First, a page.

Disheveled, goofy and downright lovable, Son’s Gae-in conjured up a popular slang term for single, unmarried career women: “geoneomul” (Korean for “dried fish”) girl.

For those who have not heard the latest moniker, a “geoneomul” girl is someone who is great on the job, put-together and talented. But once she gets home all she wants to do is slap on a pair of sweats, pull her bangs back with a rubber band, chug beer and chew on dried strips of squid. Hence, the expression “dried fish” girl.

The popular Japanese comic book series “Hotaru no Hikari” reportedly spawned the term, painting a comedic picture of a single career girl who finds herself living with her squeaky clean boss. In 2007, the comic book series was reworked into a Japanese TV drama.

When asked whether or not she drew inspiration from the heroine of “Hotaru no Hikari” for Gae-in, Son answered that the director of “Personal Taste” mentioned the drama version’s heroine.

“But I haven’t seen it,” the 28-year-old actress said at the recent press conference.

Instead, Son revealed that she was sparked by another popular Japanese comic book series “Nodame Cantabile,” which was made into a Japanese television drama in 2006.

The original charts the escapades of the musically gifted Nodame a.k.a. Noda Megumi, who, though adept at the piano, is not adept at personal hygiene.

When asked if Gae-in will be as dirty as Nodame, Son answered: “She will be severely filthy … There will be cups of ramen rolling around.”

“She is very easy-going and off-the-wall … I think she is the most comical and absurd character that I have played yet.”

Co-star Lee Min-ho, on the other hand, will be playing a chic, spick-and-span architect, a role he feared might overlap with his “Boys Over Flowers” persona.

“The director told me to put emphasis on the character’s touchy personality so I told him I wanted to focus on other aspects since I did cranky in ‘Boys Over Flowers,'” said Lee.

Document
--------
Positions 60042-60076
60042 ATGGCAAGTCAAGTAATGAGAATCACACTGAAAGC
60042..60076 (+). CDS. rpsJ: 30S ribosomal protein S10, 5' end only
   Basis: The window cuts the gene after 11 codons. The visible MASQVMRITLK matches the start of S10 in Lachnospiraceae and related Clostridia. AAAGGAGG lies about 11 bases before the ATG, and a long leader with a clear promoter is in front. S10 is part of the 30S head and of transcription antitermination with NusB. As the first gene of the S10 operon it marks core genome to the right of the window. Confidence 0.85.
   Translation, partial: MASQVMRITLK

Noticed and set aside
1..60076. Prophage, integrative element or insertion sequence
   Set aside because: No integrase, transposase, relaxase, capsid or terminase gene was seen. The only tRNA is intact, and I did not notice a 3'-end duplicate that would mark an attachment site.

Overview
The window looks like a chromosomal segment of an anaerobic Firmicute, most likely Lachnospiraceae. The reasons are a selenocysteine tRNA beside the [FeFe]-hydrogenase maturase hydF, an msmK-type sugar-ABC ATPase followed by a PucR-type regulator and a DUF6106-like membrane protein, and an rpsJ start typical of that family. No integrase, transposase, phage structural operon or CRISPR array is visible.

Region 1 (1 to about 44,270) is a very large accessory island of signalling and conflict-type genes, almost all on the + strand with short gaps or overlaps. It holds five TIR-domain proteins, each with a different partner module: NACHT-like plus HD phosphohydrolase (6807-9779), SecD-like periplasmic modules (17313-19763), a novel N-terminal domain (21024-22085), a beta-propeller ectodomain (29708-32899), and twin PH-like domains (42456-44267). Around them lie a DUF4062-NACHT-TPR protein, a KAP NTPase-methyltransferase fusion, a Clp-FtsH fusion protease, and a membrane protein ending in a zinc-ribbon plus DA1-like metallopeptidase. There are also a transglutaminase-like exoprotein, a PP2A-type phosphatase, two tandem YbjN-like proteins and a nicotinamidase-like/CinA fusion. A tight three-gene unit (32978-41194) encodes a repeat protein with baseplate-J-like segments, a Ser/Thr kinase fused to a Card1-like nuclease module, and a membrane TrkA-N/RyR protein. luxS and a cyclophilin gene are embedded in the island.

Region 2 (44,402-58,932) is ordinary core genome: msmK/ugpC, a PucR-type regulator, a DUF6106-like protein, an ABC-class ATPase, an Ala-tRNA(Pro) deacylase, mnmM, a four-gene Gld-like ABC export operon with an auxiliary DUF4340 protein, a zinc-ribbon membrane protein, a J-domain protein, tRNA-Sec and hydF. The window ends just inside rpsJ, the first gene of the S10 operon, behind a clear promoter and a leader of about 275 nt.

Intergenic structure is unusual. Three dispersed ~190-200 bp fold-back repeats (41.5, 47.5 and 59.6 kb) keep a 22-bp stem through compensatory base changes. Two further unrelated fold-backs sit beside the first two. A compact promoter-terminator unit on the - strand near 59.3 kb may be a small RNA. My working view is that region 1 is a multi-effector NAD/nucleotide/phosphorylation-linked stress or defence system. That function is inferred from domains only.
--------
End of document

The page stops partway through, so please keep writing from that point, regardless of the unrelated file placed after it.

If MBC is going for a light-hearted gender bender rom-com, then KBS is betting on the appeal of a melodramatic twist to the classic fairytale, Cinderella.

The drama proposes a different take by turning the spotlight on Cinderella’s sister. Though Gregory Maguire already did it in his book “Confessions of an Ugly Stepsister,” the heroine of KBS’ “A Sister of Cinderella” is an entirely different sibling from Maguire’s Iris.

The story revolves around the romance between a cynical stepsister Eun-jo (Moon Geun-young) and her prince, Ki-hoon (Chun Jung-myung). The Cinderella of this tale, Hyo-seon (Seo Woo), covets the same prince.

The highlight reel, however, did little to suggest that this was a new take on the beloved fable. Scowling and looking weepy in bedraggled clothes, Moon’s stepsister seemed more like a modern version of Cinderella than an evil stepsister, while Seo Woo’s Cinderella, beribboned and frilled, evoked the wicked sibling rather than the cinder-clad sweetheart.

The addition of a faithful suitor for Eun-jo, played by 2PM member Ok Taec-yeon, furthers the sensation that the stepsister is merely a Cinderella in disguise, with a grimace and attitude to boot.

If there was a bit of sugar to the original, this version, said actor Chun Jung-myung at last week’s press conference, “is not a sweet and cute romance.”

Sweet and cute, however, are precisely what SBS’ new series, “Prosecutor Princess” is going for. “IRIS” actress Kim So-yeon plays a luxury brand-loving rich girl who embarks on a brand new career as a prosecutor.

The concept of a primped and pampered girl taking the world of law by storm is a good one. After all, “Legally Blonde” was such a success that it even spawned its own musical. But “Prosecutor Princess” is up against some stiff competition and it will be interesting to see where the cards fall tonight.

“Prosecutor Princess” airs tonight on SBS at 9:55 p.m.

“A Sister of Cinderella” airs tonight on KBS 2 TV at 9:55 p.m.

“Personal Taste” airs tonight on MBC at 9:55 p.m.

(oh_jean@heraldm.com)

By Jean Oh

The Taoist Master: Jeon Woo Chi kick ass!!

Akhirnya kemaren malem dapet juga film ini. Bagi yang belom nonton, buruan deh liat. Buat gw, film superhero mid-Jeoseon ini a kick ass movie!!

CG-nya keren, aksi laganya banyak, dan juga unsur komedinya juga top banget.

Selain cast-nya solid. Spesial appereance dari aktris Yeom Jung-ah, ayah – anak Baek Yoon-shik dan Baek Do-bin (yang main jadi hwarang di Queen Seondeok).